The worst kind of diva (not a type I have personal experience with, thank goodness, but one that many of my friends in other departments seem to be saddled with) is the self-important ass whose senior colleagues have bought into and fully validate his self-importance. That is, someone whose research agenda isn't actually very impressive, but who has convinced others that he's the Star of the Department and should get preferential treatment. I suspect this kind of diva thrives most at less fancy institutions, where there's no real check on the diva's claims about himself: they want a Grand Man or a Golden Boy, so they talk themselves into believing he's it.

EngLitProf said...

Flavia, you are right to say that the worst kind of diva is the prima donna whose voice is good enough for a regional opera company but who triumphs because she sounds vaguely like Maria Callas (that is, she squawks on the high notes in “Casta Diva”). At first you think people are playing along with this person’s delusion, and then you realize that they have cultivated it! This is one problem I don’t know how to deal with, and I’m glad my own department no longer has anyone like this. I suppose the only way to fight this kind of madness is to attack from above—the dean, or a chair who has been hired from outside.

life_of_a_fool said...

Yes, it's the latter type of diva that you (Flavia) mention in the comments that is the worst. I barely recognize the initial type because, in my department, they have talked their way into ineffectualness. But, until very recently, I have had the misfortune of working with the self-important ass whose self importance is reinforced by key senior people.

Jack said...

Flavia, you are *totally* a team diva.

Anonymous said...

There is a diva in our department. She always gets what she wants, and never has to sully her hands with things like interacting with undergrads. I wish she'd retire!

Flavia said...


If it's a team you're on, I'll diva all day & all night. You know it's true.

Anonymous said...

Can I ask about the gender of this: in my place, there are lots of primo dons, fewer prima donnas.
Just saying.

Which is why I'm anonymous :)

Flavia said...


You'll notice that I used the masculine pronoun whenever I used a gender-specific one. That wasn't accidental.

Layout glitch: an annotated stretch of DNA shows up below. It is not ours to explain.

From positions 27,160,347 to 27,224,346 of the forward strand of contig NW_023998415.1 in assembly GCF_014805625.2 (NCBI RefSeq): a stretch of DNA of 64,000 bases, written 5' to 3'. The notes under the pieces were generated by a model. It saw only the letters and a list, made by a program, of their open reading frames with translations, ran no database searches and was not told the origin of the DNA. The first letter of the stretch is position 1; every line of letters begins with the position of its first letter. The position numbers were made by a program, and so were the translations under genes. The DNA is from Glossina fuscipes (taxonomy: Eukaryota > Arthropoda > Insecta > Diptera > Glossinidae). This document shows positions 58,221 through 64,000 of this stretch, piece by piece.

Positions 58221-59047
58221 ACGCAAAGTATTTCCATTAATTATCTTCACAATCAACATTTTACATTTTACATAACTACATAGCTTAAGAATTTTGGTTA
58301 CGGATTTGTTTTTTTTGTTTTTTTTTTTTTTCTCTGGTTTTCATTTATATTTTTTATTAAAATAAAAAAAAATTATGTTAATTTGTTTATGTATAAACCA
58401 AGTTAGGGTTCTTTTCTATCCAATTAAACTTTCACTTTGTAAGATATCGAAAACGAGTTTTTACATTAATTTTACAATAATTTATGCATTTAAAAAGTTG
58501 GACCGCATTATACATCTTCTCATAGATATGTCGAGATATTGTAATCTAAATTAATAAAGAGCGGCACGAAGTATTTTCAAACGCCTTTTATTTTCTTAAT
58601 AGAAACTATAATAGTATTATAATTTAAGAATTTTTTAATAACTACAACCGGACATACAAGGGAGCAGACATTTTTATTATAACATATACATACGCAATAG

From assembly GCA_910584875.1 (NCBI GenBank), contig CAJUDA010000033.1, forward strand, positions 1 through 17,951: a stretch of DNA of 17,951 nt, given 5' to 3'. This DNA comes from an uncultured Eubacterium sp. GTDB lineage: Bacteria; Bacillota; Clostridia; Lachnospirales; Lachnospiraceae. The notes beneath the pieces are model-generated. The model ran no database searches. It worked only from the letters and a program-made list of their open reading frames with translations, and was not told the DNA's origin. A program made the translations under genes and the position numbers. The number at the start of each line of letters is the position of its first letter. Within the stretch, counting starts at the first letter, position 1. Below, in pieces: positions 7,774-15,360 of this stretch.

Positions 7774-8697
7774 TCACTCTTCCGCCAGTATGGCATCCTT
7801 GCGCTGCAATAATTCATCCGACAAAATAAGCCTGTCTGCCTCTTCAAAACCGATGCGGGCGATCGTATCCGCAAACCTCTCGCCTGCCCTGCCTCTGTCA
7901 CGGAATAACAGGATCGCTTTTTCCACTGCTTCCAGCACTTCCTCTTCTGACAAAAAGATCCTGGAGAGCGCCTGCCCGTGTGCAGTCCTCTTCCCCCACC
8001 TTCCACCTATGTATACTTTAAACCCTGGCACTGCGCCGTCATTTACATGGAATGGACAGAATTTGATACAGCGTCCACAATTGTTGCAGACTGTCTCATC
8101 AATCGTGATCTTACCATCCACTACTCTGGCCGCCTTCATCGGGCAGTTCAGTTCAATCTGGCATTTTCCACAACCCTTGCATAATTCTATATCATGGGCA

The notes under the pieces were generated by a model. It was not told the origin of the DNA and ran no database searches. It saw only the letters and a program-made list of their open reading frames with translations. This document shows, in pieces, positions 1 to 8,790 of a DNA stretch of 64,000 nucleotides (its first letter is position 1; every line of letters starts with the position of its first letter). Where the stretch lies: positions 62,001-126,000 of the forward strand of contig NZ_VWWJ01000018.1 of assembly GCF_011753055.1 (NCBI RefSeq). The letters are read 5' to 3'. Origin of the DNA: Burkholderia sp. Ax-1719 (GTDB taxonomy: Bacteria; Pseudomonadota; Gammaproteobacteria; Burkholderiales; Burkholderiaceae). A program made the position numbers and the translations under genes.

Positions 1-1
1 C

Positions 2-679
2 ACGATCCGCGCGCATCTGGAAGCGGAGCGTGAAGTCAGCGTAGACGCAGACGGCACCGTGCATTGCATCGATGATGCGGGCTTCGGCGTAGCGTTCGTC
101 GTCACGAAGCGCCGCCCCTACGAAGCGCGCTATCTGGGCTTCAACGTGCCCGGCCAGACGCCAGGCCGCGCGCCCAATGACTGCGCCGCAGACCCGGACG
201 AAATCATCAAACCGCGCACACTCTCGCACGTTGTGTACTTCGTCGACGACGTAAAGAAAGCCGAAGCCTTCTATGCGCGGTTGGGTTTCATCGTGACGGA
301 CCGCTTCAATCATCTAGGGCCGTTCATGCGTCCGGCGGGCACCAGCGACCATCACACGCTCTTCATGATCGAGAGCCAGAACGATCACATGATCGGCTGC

The bad-divas certainly are not exclusively masculine--but vastly more of the stories I hear involve men, rather than women, acting like the irrational, emotive, & self-absorbed female diva of stereotype.

Doctor Cleveland said...

I like the phrase "prima donnie," myself. It gives the requisite Osmond-family vibe.

"He can sing AND dance! He's gonna be a big big star! He's a little bit rock and roll but not, you know, too much."

Anonymous said...

Spot on about the importance of being a good (and visibly good) team player. You can say "no" or make special requests when and only when you've built up a reservoir of good will. And dept-meeting blowhards deserve to have their bluffs called. Nobody is irreplaceable.

Much as I enjoy the oxymoron in "team diva," I'm not sure I'd put it that way to new faculty. What's valuable in the original "act like a diva" advice is "protect your time and don't let yourself get stepped on." Fine. But any hint of "I'm special" divaness in a new colleague who hasn't yet filled up that good-will reservoir will be resented, rightly or wrongly. It comes naturally to junior scholars to think "as long as I'm doing good work, who cares if I alienate that tiresome stick of dead wood who hasn't published since 1992." But that attitude has dangers of which new PhDs are often incompletely aware. And if in fact you are performing above departmental norms research-wise ( a much smaller category than those who think they are) you need to do more to prove yourself a good team player, not less. Fair or not, that's how it is--and not only in academia, I imagine.

Cheers, TG